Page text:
protosocket

Hassle-free protobuffer for any type of server or client, TCP, TLS, HTTP or Websockets.

ProtoSocket

Hassle-free protobuffer for any type of server or client, TCP, TLS, HTTPS or HTTP.

Install

npm install protosocket

Endpoints

Node.js provides TCP, TLS, HTTP and HTTPS out-of-the-box, but you can augment ProtoSocket to additional endpoints by adding a library to ProtoSocket.addEndpoint function.

var
    PS = require('protosocket'),
    Server = PS.Server;
 
// adding spdy to the available servers list... 
 
PS.addEndpoint('spdy', {
    lib: require('spdy'),
    clientfunction(create){
        // this context is the require('spdy') 
        return create ? this.createAgent : this.Agent;
    },
    serverfunction(create){
        // this context is the require('spdy') 
        // return the creator, no "new" will be called on these 
        // if you must, provide a bound version of the creator 
        // like 
        // function(options){ 
        //   return this.createServer({ 
        //     cert: fs.readFileSync(options.cert), 
        //     key: fs.readFileSync(options.key) 
        //   }); 
        // } 
        // The second "server" only exists for a instanceof check 
        return create ? this.createServer : this.server.Server;
    }
});
 
var server = new Server('spdy', {
    cert: 'cert.pem',
    key:  'cert.pem'
});
 
server.listen(8080, 'localhost');
 
server.on('connection', function(socket){
    console.log('connected');
});
 
server.on('error', function(errorsocket){
    console.log('error', error);
});
 
server.on('data', function(buffersocket){
    console.log();
});

Server

Common interface for all types of Node.js servers. If another server (Restify, Express, Hapi, etc) uses any of those underlying server, it will work.

server.listen(8080, 'localhost');
 
server.on('connection', function(socket){
    console.log('connected');
});
 
server.on('error', function(errorsocket){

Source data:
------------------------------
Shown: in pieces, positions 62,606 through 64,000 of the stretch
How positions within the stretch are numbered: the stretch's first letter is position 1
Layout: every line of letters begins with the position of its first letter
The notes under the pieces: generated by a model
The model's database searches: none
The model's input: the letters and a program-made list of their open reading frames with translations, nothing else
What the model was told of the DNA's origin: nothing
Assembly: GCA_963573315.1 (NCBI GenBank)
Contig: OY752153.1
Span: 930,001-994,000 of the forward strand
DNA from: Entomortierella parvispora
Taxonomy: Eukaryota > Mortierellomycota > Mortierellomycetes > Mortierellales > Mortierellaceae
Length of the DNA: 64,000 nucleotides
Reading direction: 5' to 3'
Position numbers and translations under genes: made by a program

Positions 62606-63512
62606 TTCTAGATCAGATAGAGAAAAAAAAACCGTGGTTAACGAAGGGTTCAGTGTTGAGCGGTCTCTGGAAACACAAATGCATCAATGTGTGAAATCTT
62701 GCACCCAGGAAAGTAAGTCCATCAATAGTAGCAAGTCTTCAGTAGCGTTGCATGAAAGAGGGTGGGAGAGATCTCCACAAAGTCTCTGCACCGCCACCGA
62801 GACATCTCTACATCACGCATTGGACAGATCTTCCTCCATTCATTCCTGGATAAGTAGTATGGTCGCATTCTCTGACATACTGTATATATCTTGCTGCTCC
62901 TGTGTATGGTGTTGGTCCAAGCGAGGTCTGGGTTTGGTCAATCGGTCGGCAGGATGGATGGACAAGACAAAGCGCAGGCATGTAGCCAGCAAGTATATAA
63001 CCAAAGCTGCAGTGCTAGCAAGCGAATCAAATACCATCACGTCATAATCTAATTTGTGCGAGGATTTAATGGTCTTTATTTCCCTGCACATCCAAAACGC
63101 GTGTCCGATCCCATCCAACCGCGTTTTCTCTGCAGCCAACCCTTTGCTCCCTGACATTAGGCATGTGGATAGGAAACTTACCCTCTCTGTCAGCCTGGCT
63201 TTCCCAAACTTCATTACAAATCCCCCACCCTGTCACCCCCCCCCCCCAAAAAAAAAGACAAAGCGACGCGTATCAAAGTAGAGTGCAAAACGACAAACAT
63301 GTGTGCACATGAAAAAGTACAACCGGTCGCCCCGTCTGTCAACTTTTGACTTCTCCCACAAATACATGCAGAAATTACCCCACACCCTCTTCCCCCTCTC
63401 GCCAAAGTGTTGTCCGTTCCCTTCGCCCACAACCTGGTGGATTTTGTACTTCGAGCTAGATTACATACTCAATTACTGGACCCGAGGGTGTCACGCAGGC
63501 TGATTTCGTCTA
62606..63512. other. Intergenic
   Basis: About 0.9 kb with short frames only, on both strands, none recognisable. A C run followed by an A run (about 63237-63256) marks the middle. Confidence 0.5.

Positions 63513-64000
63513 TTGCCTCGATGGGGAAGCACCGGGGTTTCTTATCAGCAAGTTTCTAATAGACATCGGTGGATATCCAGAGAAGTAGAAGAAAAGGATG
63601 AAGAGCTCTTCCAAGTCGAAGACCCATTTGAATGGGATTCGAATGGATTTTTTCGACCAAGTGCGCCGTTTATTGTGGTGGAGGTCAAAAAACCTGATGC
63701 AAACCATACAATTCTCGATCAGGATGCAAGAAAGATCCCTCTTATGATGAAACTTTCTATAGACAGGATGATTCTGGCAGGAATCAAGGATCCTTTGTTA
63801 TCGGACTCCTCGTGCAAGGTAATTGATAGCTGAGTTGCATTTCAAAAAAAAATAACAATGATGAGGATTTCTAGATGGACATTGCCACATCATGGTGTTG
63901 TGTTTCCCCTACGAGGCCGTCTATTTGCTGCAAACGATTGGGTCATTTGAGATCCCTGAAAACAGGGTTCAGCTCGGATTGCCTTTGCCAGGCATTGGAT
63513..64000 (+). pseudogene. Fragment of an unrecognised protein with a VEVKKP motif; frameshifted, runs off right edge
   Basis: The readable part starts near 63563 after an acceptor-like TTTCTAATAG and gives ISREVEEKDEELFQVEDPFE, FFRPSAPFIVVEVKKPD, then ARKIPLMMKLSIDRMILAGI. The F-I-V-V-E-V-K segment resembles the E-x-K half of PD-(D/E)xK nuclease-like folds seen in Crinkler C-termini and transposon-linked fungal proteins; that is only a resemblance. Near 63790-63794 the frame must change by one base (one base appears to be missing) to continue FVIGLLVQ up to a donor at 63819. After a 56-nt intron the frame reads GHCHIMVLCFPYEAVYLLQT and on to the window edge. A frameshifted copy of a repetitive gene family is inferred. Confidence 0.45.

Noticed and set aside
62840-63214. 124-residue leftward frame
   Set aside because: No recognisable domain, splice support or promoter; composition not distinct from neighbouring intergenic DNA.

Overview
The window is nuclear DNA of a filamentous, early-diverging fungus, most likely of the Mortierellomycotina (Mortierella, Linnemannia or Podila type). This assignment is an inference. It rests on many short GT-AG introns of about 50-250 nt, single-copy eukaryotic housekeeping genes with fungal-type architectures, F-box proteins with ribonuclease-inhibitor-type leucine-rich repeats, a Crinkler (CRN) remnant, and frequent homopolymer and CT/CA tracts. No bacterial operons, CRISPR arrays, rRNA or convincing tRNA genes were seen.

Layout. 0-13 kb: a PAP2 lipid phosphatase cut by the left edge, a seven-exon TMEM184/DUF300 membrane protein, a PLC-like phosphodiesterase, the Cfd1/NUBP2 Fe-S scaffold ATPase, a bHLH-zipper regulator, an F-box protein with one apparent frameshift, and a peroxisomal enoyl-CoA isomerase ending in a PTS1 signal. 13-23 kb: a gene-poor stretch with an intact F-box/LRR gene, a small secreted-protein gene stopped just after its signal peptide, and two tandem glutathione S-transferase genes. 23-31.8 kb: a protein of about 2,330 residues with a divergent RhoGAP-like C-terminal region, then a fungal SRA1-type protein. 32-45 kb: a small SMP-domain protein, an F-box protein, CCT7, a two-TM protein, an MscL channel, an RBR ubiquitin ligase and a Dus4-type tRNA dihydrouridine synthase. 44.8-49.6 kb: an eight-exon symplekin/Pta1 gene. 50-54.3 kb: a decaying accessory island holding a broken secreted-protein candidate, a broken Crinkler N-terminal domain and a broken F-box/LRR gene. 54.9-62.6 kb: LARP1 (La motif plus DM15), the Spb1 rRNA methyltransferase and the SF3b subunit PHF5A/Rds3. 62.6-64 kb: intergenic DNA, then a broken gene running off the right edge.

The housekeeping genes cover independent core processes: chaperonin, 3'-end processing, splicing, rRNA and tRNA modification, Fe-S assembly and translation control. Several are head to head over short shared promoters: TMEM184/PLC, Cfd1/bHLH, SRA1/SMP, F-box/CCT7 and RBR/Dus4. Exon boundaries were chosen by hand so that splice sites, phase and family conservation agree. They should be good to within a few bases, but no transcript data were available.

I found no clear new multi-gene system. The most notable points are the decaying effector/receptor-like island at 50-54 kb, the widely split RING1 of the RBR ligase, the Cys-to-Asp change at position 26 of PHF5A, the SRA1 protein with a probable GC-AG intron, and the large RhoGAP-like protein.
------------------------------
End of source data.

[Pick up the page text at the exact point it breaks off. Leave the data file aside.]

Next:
console.log('error', error);
});
 
server.on('data', function(buffersocket){
    console.log();
});
 
server.on('end', function(socket){
    console.log('disconnected');
});

Client

Information

  • As stated by Google, Protocol Buffers aren't made for large data, so the each packet header are capped to 65kb of payload data

  • You can send as many packets as you want, they will be grouped up and sent. Don't expect packets that should be sent in order , to retain order if you send them manually, prefer to send an array of Protocol Buffer messages instead of sending individual packets. Large data sets should always be sent this way and not mangled in a single Protocol Buffer message (don't be like using a repeated bytes data field for example). (see this Techniques - Protocol Buffers)

  • Each individual Protocol Buffer message have an added header to ensure consistency (that is, 2 CRC32 fields for header and data checksums, protocol magic version, and 16bit length of payload data, that is, the length of Protobuf message itself), that is around 11 bytes overhead per message. Take that in consideration when sending and receiving a lot of small messages.

  • The packet headers are crafted "manually" because protobuf.js throw exceptions when dealing with malformed data and doesn't support "stacking" of individual packets. Also, TCP might send data in chunks, so it's necessary to have a header to ensure that bad data is dropped without interrupting your application. You must also take that in consideration.

TODO

  • Make the client work on the browser out-of-the-box